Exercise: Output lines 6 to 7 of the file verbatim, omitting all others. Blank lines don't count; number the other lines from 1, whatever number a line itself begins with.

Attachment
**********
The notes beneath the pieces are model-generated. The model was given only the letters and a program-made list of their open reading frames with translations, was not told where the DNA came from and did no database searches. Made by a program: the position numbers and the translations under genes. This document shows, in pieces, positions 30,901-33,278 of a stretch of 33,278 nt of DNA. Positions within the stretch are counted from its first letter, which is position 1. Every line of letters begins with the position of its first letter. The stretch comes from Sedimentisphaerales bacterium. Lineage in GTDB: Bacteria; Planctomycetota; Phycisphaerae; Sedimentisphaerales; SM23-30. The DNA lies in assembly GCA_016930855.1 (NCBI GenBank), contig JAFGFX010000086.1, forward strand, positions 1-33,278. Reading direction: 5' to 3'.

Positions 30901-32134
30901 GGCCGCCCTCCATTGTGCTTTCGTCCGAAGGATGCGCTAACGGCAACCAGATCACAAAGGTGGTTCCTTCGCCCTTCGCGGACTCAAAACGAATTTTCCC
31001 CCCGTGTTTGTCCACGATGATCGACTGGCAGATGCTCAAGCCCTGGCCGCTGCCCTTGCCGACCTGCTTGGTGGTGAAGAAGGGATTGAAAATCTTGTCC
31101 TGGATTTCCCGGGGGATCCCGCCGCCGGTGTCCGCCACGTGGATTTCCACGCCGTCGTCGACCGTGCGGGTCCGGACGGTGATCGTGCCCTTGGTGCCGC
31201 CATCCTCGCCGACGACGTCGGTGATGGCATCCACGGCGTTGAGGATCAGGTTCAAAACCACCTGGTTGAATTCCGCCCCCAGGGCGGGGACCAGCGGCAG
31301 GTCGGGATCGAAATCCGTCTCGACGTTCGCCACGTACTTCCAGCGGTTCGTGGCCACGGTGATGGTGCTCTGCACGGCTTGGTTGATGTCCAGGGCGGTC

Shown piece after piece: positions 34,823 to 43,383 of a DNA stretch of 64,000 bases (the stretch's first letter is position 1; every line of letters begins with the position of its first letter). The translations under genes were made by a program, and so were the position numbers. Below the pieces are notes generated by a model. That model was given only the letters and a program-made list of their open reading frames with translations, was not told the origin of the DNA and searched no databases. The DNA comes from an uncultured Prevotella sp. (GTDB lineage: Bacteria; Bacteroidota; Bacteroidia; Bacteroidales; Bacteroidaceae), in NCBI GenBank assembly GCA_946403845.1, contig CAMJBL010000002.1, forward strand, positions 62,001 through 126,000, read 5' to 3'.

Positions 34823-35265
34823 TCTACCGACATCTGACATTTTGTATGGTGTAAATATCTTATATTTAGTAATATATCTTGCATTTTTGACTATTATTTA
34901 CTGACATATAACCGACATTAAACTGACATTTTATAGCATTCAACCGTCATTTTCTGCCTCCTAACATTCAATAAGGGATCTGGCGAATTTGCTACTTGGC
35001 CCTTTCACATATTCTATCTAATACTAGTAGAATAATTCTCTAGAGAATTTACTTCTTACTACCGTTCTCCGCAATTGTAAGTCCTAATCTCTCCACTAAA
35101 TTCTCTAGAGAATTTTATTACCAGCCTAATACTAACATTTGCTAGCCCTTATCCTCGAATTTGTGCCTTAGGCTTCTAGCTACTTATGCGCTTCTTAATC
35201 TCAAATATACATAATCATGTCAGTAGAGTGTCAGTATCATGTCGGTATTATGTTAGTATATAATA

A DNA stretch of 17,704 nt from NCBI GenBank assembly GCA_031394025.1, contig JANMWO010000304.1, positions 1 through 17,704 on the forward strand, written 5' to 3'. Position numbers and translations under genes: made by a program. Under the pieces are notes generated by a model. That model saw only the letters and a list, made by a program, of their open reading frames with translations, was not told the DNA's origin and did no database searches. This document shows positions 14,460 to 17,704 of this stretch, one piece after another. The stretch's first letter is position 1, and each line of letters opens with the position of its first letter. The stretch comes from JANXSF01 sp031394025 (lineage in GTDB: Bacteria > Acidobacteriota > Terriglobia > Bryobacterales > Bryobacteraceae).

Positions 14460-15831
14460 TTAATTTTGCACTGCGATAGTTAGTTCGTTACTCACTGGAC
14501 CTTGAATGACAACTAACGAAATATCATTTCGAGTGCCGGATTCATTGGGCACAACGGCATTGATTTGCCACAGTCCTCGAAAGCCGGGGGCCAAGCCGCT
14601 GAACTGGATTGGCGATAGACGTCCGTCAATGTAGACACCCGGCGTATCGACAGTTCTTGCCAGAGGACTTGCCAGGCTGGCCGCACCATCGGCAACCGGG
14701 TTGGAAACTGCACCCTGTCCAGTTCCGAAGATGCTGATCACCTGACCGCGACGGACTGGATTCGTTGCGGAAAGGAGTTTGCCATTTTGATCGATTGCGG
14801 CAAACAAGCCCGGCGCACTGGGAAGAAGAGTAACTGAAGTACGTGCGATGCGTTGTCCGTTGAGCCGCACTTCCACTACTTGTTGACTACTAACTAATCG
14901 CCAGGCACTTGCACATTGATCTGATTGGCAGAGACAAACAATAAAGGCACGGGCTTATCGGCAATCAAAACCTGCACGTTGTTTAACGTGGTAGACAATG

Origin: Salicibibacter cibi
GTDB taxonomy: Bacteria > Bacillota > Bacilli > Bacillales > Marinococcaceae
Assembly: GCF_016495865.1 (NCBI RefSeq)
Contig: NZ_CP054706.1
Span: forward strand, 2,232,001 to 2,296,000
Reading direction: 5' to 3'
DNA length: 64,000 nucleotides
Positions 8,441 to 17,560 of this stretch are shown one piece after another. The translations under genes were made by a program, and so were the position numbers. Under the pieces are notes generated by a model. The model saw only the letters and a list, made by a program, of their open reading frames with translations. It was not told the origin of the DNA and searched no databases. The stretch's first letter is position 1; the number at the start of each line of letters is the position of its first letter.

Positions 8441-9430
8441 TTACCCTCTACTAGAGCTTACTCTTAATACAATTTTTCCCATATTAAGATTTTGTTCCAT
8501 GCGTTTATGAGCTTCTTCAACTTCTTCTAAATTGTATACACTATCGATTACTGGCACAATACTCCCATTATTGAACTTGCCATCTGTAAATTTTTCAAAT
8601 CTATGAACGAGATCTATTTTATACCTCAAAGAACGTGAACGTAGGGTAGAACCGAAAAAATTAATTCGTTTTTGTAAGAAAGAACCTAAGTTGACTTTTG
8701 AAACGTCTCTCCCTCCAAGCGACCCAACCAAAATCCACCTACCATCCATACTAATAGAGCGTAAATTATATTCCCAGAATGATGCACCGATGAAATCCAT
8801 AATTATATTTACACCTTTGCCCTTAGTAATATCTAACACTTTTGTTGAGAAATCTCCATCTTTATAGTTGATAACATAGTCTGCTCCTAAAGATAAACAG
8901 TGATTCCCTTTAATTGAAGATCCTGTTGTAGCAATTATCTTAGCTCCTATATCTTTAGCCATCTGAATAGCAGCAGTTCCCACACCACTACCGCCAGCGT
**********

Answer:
31201 CATCCTCGCCGACGACGTCGGTGATGGCATCCACGGCGTTGAGGATCAGGTTCAAAACCACCTGGTTGAATTCCGCCCCCAGGGCGGGGACCAGCGGCAG
31301 GTCGGGATCGAAATCCGTCTCGACGTTCGCCACGTACTTCCAGCGGTTCGTGGCCACGGTGATGGTGCTCTGCACGGCTTGGTTGATGTCCAGGGCGGTC